Reviewed by David M. Kinchen
If Oregon commercial fisherman Larry Hills had been more of an introspective man, he might have paid heed to the hoary seaman’s superstition about never leaving port on a Friday. He also might have had second thoughts about taking on a relatively inexperienced man to assist him on the 52-foot-long trawler F/V Fargo. But, drawing on his experience as a veteran fisherman, he didn’t give a second thought to what he expected to be a routine voyage, as chronicled in “The Night Orion Fell” (Fern Hill Press, available from Amazon.com, 252 pages, $18.95) a nonfiction account by Abigail B. Calkin of a February 1982 accident at sea that will remind many readers of Sebastian Junger’s novel (later made into a major motion picture starring George Clooney) “The Perfect Storm.”
Commercial fishing is the most dangerous occupation in the U.S., according to a CNN Money magazine story I located. (link: http://money.cnn.com/galleries/2011/pf/jobs/1108/gallery.dangerous_jobs/index.html). Second place goes to another occupation that is part of Oregon’s economy and culture, logging.
The most dangerous time of the year in a dangerous occupation is the winter season and Calkin graphically shows how dangerous it is by including a list of the people — fishermen and their Coast Guard rescuers — who lost their lives from October 1981 to March 1982 in Oregon and Washington state waters (Page 216). In tribute to at least 40 casualties, she lists their names, as well as the lost boats. This particular season set a record for deaths.
Larry Hills, 34, based in the Tillamook County town of Garibaldi, on Tillamook Bay, decided to go with a two-man crew, with Dick Cooley, 27, as the other man, when the third crew member, Dan Fisher, couldn’t make the trip, having injured his hand washing dishes. The decision may have contributed to the accident that left Cooley crushed in the gigantic reel that controlled the trawling net — and left Hills entangled upside down with both arms immobile as a violent storm raged. Even after he managed to get his feet tippy toe on the deck, Hills was unable to use the trawler’s radio, so his rescue after 40 hours ranks as a miracle as well as a tribute to the bravery of the Coast Guard. The rescue remains unforgettable in Coast Guard annals, writes Calkin in this gripping account.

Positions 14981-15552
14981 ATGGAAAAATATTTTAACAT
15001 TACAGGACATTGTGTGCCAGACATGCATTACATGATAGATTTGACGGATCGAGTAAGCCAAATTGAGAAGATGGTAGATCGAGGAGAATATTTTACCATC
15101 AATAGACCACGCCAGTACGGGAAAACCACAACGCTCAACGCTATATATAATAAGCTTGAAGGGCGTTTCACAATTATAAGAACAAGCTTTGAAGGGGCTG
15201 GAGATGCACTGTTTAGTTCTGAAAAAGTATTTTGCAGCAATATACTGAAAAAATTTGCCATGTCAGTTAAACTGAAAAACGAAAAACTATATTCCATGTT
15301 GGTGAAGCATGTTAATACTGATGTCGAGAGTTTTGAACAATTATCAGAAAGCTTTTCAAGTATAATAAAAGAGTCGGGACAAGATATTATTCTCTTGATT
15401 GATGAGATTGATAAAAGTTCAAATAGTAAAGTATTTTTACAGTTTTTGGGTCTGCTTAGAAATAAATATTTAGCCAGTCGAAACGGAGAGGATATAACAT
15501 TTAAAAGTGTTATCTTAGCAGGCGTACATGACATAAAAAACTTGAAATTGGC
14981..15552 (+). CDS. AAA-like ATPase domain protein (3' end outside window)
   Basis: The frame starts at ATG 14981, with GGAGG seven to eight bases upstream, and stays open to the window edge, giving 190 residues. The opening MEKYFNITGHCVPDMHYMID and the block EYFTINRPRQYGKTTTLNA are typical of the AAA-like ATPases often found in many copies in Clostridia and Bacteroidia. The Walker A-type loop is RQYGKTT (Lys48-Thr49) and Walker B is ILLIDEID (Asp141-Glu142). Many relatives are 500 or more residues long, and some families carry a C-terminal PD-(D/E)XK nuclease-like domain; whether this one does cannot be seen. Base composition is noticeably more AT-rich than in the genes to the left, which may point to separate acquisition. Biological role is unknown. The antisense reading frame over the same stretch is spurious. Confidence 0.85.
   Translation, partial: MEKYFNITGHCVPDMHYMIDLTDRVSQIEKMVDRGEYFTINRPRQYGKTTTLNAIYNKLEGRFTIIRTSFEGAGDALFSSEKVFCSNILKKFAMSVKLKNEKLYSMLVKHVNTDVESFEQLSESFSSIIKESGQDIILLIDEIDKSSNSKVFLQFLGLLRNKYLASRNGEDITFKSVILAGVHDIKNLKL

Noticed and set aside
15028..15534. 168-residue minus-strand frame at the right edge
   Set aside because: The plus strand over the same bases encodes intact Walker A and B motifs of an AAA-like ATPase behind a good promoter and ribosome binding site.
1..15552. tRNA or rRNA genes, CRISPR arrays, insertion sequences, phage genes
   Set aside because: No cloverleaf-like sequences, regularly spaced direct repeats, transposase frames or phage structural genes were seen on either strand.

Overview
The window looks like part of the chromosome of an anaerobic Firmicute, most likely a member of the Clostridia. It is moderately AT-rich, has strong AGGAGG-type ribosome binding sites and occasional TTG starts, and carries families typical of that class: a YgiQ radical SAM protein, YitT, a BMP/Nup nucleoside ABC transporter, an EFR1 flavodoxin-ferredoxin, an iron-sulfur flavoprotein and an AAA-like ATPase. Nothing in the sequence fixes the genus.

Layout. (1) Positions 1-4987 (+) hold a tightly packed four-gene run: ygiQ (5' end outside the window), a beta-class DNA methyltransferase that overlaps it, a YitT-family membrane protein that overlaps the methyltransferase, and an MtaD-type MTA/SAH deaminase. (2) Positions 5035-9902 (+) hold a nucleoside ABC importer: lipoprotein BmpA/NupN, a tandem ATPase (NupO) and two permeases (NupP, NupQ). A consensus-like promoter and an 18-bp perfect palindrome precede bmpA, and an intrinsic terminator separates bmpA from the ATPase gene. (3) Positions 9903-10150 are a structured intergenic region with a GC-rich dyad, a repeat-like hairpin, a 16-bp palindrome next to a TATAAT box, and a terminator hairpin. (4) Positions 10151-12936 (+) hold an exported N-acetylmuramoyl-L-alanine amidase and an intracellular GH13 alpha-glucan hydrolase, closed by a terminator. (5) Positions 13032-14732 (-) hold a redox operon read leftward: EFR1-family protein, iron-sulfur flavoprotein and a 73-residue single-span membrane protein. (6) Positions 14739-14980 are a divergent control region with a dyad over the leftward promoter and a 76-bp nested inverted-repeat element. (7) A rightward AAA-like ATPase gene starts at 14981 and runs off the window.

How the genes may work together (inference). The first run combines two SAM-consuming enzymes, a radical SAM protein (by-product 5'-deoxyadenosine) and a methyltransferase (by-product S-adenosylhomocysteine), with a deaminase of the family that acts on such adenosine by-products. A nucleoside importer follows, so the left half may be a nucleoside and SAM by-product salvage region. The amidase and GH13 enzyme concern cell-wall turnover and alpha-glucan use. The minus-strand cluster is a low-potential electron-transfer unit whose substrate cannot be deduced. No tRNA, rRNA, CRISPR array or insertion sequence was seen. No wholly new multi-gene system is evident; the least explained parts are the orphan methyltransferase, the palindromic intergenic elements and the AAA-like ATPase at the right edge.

The rescue of Larry Hills was the beginning of the saga of his hospitalization, first in the small local hospital and later in Portland’s Good Samaritan Hospital. Sharing in his saga are his wife, Bev, and their studious young son, Lincoln. “The Night Orion Fell” is the story of a man’s continued courage to fight his way through the lonely and painful hours of survival and disability rehabilitation to reinvent himself as a resourceful and contributing member of society working in high desert of southeastern Oregon for the U.S. Forest Service.
Calkin, an educational psychologist who comes from seafaring roots of Nova Scotia and the North Atlantic, and now and works in remote southeast Alaska, draws on her training and her skills as an experienced writer to recount in riveting minute-by-minute detail the psychological struggles as well as the physical challenges Larry Hills experienced during the freakish accident and in its painful aftermath.
About the author
Abigail B. Calkin was born in Boston and raised in New England and New York’s Greenwich Village. After moving to a few other states and living in Scotland, she settled in a very small town in Alaska’s bush. Her first novel, and fourth book, Nikolin, was shortlisted for a Benjamin Franklin award when it came out in 1994. She ventured into writing about commercial fishing when the woman wallpapering her house told her the story of her husband’s fishing disaster and Coast Guard rescue. The events tumbled into her thoughts and became The Night Orion Fell. She also has had poetry, behavior analysis articles, and other nonfiction published. She currently works on books on self-esteem, PTSD, and a memoir about moving to Alaska.
Reviewer’s Note: From the above referenced article about dangerous occupations:
If ever there was a profession that pits man against nature, it would be fishing. Unfortunately, nature often wins.
“The major problem is weather,” said Glen Brooks, a veteran of 30-years of fishing in the Gulf of Mexico. “It’s hurricane season now, but even in the winter sudden storms can spring up.”
He and his crews tend long-lines, seeking grouper and snapper. The rigs use hundreds of baited hooks that can snag unwary crewmen. “People get hooked and dragged overboard,” he said.
Brooks sends employees for safety training, where they learn how to operate and maintain safety equipment like flares, electronic beacons and radios, and how to deal with accidents like fires or collisions. The training has cut fatalities, but can’t eliminate them altogether.
In June, a rogue wave swamped three fishermen as they were leaving the Dangerous River in Alaska. Two of the fishermen died of hypothermia before they could swim to shore.
According to the Bureau of Labor Statistics, 29 fishermen died in 2010, which was down from last year. But with a rate of 116 deaths per 100,000 workers, it’s easily the most dangerous job in America.